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Guilt of Murder disclosed by a Prisoner's Ignorance of Spelling, 1823

   ON Tuesday night, the 8th of April, 1823, Mrs Elizabeth Richards, a widow of seventy-five years of age, was murdered at Clapham. The unfortunate lady had resided for thirty years in the same house. She kept no servant, and had no inmate but an elderly lady, named Bell. The latter was in the habit of going out in the evening to attend a place of religious worship. A little after eight o'clock on the evening in question a neighbour woman called to see Mrs Richards, and found her dead; she was lying on her back in the parlour, with an apron stuffed into her mouth. The pockets of the deceased had been violently torn from her side, and her watch and some money taken, as well as several articles of wearing apparel. The villains, however, had missed the principal object of their attack, for a large sum of money which was concealed in an upper room had escaped their search. A paper parcel was found in the hall, on which was written, "Mrs Bell, hat Mrs Richards, Clapham."

   The sensation produced by this unprovoked murder was so great that a public meeting was called a day or two after at Clapham, and a reward of two hundred guineas offered for the discovery of the murderers. The active officers of Union Hall police office in the course of a week apprehended a suspicious character, Philip Stoffel, nephew to Mrs Richards, a ruffianly-looking fellow of about twenty years of age. When brought to the police office he denied all knowledge of the crime with which he was accused; but on being requested to write "Mrs Bell, at Mrs Richards," he wrote the word "hat" for "at", in a hand precisely similar to that in which the superscription on the parcel found after the murder was written. Seeing himself detected, he exclaimed: "It is of no use -- I was at the murder!" He then, unsolicited, gave a full account of the whole transaction, and acknowledged who were with him at the time. Previously, however, to this confession, another of the gang, named Thomas Scott, a rat-catcher, was in custody, and had been admitted King's evidence. In his confession, which gave a minute account of the whole transaction, he stated that the robbery was planned by Stoffel, who called in the aid of himself, Keppel and one Pritchard, but that the murder was the act of Keppel alone, Stoffel particularly desiring that they would not hurt his aunt.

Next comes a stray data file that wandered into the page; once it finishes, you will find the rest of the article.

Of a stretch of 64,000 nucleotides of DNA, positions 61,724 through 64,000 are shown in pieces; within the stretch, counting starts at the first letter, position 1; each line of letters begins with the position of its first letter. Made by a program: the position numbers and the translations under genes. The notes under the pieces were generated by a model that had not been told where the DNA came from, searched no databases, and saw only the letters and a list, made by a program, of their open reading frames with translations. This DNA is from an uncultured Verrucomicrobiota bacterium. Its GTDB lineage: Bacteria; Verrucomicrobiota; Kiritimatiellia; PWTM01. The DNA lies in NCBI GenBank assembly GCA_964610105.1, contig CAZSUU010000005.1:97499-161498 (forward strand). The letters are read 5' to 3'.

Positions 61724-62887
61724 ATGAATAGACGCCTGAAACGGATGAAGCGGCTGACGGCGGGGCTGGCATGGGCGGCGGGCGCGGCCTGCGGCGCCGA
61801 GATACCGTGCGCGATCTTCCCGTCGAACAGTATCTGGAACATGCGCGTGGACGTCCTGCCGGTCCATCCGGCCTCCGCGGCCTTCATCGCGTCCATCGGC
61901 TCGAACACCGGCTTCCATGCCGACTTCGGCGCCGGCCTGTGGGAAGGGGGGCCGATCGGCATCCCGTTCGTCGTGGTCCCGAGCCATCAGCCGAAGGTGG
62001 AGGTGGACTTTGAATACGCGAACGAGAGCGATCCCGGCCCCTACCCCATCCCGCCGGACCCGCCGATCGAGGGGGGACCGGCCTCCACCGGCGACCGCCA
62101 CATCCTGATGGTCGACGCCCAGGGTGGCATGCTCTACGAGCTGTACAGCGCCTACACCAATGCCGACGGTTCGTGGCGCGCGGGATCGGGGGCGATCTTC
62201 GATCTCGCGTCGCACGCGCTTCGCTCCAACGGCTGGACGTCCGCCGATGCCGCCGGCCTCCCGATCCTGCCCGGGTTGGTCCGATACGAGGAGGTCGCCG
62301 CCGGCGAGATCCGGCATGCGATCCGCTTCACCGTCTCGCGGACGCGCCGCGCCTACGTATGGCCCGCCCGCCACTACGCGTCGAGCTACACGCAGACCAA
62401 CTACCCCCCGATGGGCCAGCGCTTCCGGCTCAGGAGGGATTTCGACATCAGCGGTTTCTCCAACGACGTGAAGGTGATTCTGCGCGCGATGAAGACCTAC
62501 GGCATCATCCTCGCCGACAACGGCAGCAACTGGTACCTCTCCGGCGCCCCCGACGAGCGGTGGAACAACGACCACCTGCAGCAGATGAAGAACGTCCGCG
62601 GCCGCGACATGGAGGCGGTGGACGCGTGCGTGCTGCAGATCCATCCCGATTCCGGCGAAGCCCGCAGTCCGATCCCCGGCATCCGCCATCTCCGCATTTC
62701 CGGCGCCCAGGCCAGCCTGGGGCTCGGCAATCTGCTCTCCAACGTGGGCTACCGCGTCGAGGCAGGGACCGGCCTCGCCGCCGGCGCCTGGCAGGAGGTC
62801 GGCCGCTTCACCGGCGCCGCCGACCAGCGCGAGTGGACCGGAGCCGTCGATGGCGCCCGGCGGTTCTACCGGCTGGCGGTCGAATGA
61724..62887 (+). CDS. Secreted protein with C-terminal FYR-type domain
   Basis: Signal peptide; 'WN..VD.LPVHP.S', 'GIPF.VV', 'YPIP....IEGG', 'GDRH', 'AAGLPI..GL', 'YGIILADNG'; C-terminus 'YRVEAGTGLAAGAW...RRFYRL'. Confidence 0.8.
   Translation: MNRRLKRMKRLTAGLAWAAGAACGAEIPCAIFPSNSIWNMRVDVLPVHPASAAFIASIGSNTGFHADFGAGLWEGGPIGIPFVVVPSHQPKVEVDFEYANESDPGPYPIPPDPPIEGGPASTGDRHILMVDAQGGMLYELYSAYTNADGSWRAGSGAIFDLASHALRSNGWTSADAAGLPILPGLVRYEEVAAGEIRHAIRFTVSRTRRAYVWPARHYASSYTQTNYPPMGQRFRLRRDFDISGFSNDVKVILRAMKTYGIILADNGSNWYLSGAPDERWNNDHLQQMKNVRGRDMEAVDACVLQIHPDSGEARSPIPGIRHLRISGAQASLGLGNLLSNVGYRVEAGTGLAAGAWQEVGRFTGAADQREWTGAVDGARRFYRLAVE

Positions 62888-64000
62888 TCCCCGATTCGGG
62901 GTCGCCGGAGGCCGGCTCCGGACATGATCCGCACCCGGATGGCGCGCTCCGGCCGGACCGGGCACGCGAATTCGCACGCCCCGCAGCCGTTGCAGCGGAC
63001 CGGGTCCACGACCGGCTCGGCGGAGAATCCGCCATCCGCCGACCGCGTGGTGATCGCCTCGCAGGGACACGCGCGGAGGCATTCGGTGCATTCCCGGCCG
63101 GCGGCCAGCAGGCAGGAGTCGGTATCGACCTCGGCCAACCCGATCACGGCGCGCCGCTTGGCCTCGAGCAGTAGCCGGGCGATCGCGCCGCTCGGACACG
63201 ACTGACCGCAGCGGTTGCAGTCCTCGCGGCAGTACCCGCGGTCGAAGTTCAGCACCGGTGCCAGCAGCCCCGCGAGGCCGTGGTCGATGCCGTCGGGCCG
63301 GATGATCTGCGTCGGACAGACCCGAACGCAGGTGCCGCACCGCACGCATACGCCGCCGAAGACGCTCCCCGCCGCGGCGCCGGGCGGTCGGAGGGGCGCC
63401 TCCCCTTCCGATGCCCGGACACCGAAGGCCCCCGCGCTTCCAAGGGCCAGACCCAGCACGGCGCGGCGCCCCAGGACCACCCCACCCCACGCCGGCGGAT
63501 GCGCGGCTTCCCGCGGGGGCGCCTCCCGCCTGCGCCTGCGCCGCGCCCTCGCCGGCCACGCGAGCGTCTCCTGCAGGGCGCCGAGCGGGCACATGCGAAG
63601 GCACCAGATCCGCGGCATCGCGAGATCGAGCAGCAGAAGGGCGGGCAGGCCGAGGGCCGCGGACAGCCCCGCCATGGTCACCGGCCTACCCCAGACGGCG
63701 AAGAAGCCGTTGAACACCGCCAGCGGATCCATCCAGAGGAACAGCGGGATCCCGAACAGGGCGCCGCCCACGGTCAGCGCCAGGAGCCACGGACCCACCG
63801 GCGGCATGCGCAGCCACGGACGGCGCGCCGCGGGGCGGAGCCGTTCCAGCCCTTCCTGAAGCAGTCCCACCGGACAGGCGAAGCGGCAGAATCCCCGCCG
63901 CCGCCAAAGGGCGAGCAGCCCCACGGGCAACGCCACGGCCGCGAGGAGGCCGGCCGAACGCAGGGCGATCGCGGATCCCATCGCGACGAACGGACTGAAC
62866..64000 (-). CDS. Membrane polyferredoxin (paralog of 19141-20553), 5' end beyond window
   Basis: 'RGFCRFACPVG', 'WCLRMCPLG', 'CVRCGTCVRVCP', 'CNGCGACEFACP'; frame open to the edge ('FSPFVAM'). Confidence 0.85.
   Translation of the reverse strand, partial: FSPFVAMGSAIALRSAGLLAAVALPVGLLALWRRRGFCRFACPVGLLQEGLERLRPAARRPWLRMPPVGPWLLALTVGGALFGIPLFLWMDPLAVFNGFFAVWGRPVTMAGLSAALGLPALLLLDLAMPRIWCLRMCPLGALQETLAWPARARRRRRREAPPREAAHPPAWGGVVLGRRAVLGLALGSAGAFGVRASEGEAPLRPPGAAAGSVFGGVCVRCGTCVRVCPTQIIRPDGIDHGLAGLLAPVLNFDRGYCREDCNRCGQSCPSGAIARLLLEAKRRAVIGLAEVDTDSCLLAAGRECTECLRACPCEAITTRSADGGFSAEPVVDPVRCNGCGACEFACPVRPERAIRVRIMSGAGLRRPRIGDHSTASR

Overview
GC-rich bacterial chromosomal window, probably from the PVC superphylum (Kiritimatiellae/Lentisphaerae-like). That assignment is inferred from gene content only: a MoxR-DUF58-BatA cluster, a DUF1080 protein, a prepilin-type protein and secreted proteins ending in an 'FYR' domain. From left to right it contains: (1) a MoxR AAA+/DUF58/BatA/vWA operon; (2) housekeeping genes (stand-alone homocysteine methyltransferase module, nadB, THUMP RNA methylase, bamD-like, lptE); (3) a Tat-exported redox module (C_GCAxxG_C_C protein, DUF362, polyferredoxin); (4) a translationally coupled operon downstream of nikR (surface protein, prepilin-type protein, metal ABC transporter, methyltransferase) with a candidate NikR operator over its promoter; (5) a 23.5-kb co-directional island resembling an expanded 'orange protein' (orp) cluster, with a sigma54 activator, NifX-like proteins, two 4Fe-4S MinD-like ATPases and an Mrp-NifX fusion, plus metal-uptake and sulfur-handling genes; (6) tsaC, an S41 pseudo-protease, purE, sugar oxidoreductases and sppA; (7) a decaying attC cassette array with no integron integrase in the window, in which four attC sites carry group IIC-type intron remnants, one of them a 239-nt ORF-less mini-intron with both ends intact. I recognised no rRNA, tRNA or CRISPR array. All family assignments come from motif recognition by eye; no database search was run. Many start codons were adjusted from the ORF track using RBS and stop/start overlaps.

In consequence of the information obtained by Scott's confession, the officers went in pursuit of Keppel and Pritchard. After having travelled from Gravesend to Portsmouth, they succeeded in apprehending Keppel, who was disguised in a smock-frock, etc. Pritchard escaped the pursuit of justice, as he was never apprehended. Keppel denied all knowledge of the murder, and behaved in the most hardened manner. Stoffel had every expectation of being admitted King's evidence, but he was not so fortunate, and he was arraigned along with Keppel at the Croydon Assizes, on the 25th of July, for the murder of Mrs Richards.

   Having been declared guilty by the jury, the learned judge (Mr Serjeant Onslow) put on the black cap, and passed the awful sentence of the law upon the prisoners. Keppel, whose conduct throughout the whole transaction had been most thoughtless and hardened, then directly addressed the Court in the most abominable language. He told the judge that he was a -- old rogue, and damned him and his laws together; and was prevented from continuing his abuse only by being forcibly removed from the dock.

   The unhappy wretches continued, up to the day of their execution, which took place at Horsemonger Lane jail on the 28th of July, 1823, to exhibit the utmost levity of demeanour; but were at length brought to a just sense of their condition on the morning of their death, and were turned off, professedly lamenting their past misspent life.

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